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Art in Ohio takes many shapes as you move across the state. You’ll find both the expected and unusual as you explore the Buckeye State.
One of the most popular art installations is the Franklin Park Conservatory and Botanical Gardens in Columbus. Here you’ll find dazzling displays of flowers and impressive works of outdoor sculpture. In Zanesville, the Alan Cottrill Sculpture Studio and Gallery showcases works by this amazing artist. In Cuyahoga Falls, Sarah’s Vineyard produces wine and has a highly-rated art gallery where you can see blown glass, jewelry, pottery, purses, tiles, watercolors, collages, and photography for sale.
The Glass Axis in Columbus is a 12,700-square foot non-profit glass art studio where you can see member-made works and take classes. In North Canton, Studio Arts & Glass sells unique Christmas ornaments, beautiful jewelry, and glass creations. Canal Fulton Glassworks sells yet more one-of-a-kind glass works by local artisans. The Mansfield Art Center has classes, studios, resources for teachers, and well-curated exhibits. In Marietta, the Riverside Artists Gallery draws fans from around the region who come to see works by local and regional artists – often the artists are on hand to talk about their work.
Opened to the public in 2003, the Alan Cottrill Sculpture Studio is a 17,000 square foot facility in downtown Zanesville housing the works of Alan Cottrill. Complete with high ceilings, three stories, and prime location in central Ohio, the facility is available for viewing six days a week as well as by appointment.
Nearby Cottrill’s studio is the Coopermill Bronzeworks which is also available for public viewing – serving as an ideal detour for those curious about the sculpture perfecting process. Back at the studio, visitors can purchase works at the gallery while watching sculpting demonstrations from on-site artists.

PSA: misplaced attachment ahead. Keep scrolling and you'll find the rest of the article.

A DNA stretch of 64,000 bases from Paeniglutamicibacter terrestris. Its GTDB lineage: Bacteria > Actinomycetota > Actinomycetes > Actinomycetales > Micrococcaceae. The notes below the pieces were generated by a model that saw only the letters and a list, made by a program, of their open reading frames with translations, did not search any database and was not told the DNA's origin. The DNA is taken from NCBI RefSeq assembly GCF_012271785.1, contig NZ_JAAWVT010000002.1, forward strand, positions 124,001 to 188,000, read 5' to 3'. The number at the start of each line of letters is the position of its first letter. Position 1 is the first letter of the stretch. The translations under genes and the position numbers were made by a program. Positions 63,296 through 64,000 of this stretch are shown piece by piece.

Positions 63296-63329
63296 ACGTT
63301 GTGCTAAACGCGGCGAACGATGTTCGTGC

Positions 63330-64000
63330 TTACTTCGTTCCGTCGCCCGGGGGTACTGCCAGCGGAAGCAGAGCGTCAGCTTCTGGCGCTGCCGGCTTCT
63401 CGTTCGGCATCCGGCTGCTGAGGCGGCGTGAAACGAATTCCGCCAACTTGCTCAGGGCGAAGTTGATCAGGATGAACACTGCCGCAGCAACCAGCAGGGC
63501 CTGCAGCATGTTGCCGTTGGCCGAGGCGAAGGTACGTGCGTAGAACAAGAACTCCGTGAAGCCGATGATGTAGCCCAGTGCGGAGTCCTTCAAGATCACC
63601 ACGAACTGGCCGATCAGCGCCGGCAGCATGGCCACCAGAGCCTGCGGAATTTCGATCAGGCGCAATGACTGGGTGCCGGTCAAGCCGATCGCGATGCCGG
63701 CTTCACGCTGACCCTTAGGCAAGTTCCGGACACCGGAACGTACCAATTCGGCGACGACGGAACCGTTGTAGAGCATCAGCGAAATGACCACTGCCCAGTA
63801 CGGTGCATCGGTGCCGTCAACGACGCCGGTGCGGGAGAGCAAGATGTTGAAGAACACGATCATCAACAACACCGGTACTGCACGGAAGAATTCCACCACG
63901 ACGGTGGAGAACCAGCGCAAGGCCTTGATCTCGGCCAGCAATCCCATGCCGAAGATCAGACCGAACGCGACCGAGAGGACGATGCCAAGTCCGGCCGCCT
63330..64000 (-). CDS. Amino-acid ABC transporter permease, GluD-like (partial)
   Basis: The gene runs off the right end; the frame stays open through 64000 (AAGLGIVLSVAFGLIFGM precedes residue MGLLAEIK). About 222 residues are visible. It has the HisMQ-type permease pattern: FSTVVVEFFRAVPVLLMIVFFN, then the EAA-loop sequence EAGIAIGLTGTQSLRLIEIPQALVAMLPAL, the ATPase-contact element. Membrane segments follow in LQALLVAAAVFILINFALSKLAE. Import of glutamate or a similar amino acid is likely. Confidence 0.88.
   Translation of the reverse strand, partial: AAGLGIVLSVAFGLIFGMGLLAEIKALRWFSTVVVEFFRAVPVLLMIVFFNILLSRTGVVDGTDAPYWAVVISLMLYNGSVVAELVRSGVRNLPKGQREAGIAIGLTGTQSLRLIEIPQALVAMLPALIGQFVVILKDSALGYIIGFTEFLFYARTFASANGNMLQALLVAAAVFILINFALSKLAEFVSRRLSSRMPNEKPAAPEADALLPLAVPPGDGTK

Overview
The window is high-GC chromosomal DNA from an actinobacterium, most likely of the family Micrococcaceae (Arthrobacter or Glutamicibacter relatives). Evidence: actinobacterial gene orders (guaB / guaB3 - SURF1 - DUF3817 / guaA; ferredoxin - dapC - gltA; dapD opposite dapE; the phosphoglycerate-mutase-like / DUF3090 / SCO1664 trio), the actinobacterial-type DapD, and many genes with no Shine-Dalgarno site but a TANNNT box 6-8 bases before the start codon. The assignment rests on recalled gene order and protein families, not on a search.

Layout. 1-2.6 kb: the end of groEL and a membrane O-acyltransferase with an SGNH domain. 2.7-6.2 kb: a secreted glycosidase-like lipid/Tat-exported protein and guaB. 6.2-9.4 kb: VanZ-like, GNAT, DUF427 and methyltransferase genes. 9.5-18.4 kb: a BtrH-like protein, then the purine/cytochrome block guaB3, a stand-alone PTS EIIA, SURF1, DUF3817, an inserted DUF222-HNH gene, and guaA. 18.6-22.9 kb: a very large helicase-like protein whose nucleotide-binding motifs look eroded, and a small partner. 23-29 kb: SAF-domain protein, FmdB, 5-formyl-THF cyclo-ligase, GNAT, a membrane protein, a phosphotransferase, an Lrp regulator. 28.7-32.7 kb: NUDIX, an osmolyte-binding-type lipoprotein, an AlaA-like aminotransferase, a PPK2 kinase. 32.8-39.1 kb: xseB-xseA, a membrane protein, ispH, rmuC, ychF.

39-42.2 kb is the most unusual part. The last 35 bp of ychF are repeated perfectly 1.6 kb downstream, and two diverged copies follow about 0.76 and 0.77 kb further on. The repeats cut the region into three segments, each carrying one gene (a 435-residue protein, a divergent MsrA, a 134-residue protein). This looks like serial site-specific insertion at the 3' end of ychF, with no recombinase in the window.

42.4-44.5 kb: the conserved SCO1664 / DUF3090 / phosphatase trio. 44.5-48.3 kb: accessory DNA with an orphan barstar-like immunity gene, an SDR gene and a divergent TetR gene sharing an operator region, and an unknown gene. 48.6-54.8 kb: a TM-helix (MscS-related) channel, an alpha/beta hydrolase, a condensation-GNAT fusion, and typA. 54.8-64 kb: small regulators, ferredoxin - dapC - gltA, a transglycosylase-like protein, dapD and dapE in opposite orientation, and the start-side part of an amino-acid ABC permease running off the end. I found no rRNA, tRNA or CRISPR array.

Known as the first Museum of American Art in the United States, the Butler Institute of American is found on the campus of Youngstown State University in the city of Youngstown. Located in the Beecher Center, the museum showcases over 20,000 pieces of American art.
Apart from the traditional works of art, the Beecher Center also houses a collection of electronic art that utilizes computers and digital media. The Butler Museum offers two additional satellite museum locations in Salem and Trumball.
Located in historic downtown Steubenville, the City of Murals is a collection of large paintings depicting the city’s rich history and timeline. The murals are a project of the Convention and Visitors Bureau and can be found around every corner while traversing downtown Steubenville in central Ohio.
More than 25 murals by American and Canadian artists decorate the walls downtown and in Hollywood Plaza. One of the more notable murals is a painting of one of Steubenville’s most famous sons, Dean Martin.
A Wiggle In Its Walk
Woven-wood artist Patrick Dougherty has a treat for you this vacation season in Ohio. Your treat is set in Dayton, a city 50 miles north of Cincinnati near southern Ohio.
The Wegerzyn Gardens MetroPark is home to “A Wiggle In Its Walk” – twig art standing at 14 feet and stretching to nearly 200 feet throughout the park.
Also known as the Dougherty Exhibit, the sculpture is a system of tunnels made form willow branches coursing through the park’s North Plaza.
Open daily with free admission, the Wegerzyn Gardens MetroPark welcomes guests to wander through its many gardens, and of course, explore the Dougherty Exhibit.
Garden Station Art Park
Another opportunity to explore outdoor art presents itself at the Garden Station Art Park. Found in downtown Dayton, this is a community garden as well as an art park that welcomes visitors throughout vacation season. Be sure to check out the park’s events such as the free markets, live music, local food and First Friday art walks passing the park.
SunWatch Indian Village
No, the eerie pit stops of your Ohio road trip haven’t died down yet – pun intended. Set in southern Dayton, the SunWatch Indian Village has a number of mysterious and fascinating things on display. A National Historic Landmark, the village invites visitors to sign up for a tour, and check out the introductory film at the Village and Interpretive Center.
The Museum at Fort Ancient is where the fun really ramps up. The themes of this living museum include “The First Ohioans” to “When Worlds Collide” – and guests may touch a number of things within the outdoor museum, and even check out dog skeletons.
For some inside fun, the Boonshoft Museum of Discovery is the place. The museum houses a zoo, a planetarium, and a number of permanent exhibits. Don’t miss all this fun on your Ohio adventure.